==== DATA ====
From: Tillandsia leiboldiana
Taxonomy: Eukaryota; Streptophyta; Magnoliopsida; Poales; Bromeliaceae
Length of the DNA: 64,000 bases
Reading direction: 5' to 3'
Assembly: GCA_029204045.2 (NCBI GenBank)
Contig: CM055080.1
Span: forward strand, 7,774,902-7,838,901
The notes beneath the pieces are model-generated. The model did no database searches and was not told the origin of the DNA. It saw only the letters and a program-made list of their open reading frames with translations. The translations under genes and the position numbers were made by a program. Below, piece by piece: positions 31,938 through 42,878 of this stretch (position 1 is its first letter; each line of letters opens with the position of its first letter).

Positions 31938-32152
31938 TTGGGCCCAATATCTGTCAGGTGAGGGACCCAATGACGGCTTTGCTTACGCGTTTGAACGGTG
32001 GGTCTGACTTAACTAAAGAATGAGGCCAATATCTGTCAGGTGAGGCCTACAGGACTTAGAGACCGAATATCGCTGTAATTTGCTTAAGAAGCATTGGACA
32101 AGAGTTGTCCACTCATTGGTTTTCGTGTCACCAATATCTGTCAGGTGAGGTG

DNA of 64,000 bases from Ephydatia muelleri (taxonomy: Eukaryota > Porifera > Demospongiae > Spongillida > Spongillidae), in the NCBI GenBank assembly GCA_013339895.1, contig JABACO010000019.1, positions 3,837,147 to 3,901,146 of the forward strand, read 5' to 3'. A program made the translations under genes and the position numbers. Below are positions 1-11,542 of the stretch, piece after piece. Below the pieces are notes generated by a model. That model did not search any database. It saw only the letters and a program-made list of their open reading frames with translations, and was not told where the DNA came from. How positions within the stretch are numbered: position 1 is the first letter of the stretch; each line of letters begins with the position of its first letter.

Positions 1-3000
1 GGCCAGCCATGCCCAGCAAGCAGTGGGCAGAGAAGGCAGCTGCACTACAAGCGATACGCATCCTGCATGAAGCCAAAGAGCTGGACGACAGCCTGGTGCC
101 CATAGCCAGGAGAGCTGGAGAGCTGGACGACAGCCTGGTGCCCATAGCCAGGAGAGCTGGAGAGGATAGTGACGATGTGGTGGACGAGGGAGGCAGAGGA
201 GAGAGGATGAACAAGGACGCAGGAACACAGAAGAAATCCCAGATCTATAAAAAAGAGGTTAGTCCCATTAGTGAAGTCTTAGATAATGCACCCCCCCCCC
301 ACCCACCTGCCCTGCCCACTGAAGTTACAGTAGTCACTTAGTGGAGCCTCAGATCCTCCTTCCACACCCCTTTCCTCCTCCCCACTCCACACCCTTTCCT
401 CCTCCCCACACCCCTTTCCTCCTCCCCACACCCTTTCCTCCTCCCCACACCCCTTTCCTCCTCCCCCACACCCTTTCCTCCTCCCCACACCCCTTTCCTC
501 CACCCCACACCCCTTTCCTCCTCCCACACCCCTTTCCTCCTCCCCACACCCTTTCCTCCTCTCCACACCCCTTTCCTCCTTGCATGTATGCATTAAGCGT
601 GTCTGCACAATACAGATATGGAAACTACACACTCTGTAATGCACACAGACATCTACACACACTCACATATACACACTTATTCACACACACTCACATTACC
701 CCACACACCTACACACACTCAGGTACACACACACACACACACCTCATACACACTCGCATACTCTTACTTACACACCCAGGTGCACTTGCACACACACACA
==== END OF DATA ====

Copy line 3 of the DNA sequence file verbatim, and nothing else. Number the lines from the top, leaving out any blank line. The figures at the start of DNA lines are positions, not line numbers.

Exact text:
Length of the DNA: 64,000 bases